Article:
The reason why I want to know about the c++ API is that I think c++ has more performance than python. Additionally, c++ is easy to insert into my project now.

By the way, if there is a lib that only contains the algorithm part works better for me. The source code about the distribution and devices in GMXAPI may need to be removed in the future in my scenario.

It sounds like your use case is exactly of the sort that gmxapi is intended to address.

Most such frameworks have performant and stable Python interfaces. Are there any specific C++ APIs you need to interact with, that I could assess for compatibility considerations?

Where possible, we just use Python as “glue” for C/C++ code. I think you will find that the Python interface does not affect simulation performance. As library I/O allows for optimizations (data transformations/exchange, short-circuiting of unnecessary I/O), optimizations specific to API use cases will probably be available in a stable form through the Python interface before the C++ API can be stabilized.

Two performance issues we hope to tackle this year are simulation input/output API handles and array data interfaces. Currently, the C++ library does not provide handling of input/output other than through the filesystem.

Buffer/reference access to array data and SimulationInput / SimulationOutput handles should be stabilized in Python for the next major release, and will continue to be optimized in future releases. (Stable C++ interfaces may take longer.) The exception is that some data from live simulations should become more accessible through the MD C++ extension interface as the library-internal MDModules framework evolves, so in some cases you will be able to get optimal access to, say, particle positions, by attaching a small C++ module. (Historically, we use Python to bind such code at run time as the simulation launches, then Python does not participate again until the simulation is over or it is explicitly called by the extension code.)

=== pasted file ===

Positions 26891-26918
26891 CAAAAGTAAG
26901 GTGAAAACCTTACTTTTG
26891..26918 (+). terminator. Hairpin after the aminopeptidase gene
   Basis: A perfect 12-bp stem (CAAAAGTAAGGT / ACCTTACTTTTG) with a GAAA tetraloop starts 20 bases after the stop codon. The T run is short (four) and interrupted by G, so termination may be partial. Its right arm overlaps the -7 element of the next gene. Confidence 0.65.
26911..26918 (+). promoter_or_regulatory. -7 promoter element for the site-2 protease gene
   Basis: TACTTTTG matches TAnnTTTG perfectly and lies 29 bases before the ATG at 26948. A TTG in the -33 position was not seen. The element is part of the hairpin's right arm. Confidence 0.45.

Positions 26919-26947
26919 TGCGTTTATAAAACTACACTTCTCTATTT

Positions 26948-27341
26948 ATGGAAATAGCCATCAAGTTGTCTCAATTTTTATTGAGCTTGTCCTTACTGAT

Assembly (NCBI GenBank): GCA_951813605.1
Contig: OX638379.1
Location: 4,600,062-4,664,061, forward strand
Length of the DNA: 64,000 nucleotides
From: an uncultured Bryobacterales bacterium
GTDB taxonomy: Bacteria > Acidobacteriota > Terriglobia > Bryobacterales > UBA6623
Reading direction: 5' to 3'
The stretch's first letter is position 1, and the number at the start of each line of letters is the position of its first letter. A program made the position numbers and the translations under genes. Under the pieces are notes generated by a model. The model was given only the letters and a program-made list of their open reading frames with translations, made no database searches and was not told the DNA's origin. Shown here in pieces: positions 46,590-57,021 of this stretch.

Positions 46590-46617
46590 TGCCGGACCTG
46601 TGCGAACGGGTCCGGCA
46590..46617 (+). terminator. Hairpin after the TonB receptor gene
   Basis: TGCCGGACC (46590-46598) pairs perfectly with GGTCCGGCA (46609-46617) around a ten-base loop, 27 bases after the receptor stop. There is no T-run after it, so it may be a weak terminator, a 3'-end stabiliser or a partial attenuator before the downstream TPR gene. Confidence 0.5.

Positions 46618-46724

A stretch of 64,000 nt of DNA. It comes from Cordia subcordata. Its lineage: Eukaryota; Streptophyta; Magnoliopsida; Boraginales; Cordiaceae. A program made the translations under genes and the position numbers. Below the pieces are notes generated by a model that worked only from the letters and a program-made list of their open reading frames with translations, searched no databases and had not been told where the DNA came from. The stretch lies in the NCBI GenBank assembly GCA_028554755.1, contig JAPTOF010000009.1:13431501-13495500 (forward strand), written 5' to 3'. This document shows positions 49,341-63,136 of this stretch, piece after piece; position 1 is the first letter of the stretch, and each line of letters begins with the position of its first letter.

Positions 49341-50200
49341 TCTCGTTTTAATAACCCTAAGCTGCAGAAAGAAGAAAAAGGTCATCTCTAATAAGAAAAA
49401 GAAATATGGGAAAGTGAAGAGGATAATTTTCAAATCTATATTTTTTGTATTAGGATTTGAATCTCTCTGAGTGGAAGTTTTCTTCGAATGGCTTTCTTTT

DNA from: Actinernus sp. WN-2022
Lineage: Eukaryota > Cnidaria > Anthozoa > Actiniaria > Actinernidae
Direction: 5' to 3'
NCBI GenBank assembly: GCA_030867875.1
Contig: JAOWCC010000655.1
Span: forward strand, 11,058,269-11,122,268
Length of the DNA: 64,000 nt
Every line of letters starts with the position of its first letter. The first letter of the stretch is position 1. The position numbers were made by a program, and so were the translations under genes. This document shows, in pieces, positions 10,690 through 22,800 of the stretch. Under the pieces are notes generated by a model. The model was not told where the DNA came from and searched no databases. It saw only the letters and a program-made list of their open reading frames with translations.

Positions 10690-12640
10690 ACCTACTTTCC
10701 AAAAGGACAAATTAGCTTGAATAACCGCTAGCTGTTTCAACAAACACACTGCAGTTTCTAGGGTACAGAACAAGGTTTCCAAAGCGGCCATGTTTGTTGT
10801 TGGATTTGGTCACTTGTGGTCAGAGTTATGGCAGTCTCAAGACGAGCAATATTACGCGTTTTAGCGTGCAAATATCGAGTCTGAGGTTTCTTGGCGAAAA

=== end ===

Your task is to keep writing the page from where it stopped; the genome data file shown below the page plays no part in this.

By the way, if there is a lib that only contains the algorithm part works better for me.

Unfortunately, the algorithms code is historically very intertwined. Efforts to separate them over the last few years have been only partly successful. For the foreseeable future, you will have to direct the library with a comprehensive description of the work to perform through some version of MDP / TPR / SimulationInput. It is unlikely that the dispatching code will be more directly exposed in the immediate future.

The source code about the distribution and devices in GMXAPI may need to be removed in the future in my scenario.

I’m hopeful that we will be able to better compartmentalize this soon. Performance on the primary code paths is the highest concern for GROMACS development, though, so we have to be careful as we disentangle the dispatching of computational work from the detection and assignment of computing resources. See, for instance, these near term resource management issues

Depending on the molecular systems that you want to study, you may find the C+±only NBLib library useful. It is being architected from the ground up instead of from the top down, so it does not include all libgromacs functionality, and reimplements other aspects as necessary to support its interface design or performance considerations. See Guide to Writing MD Programs — GROMACS 2022.1 documentation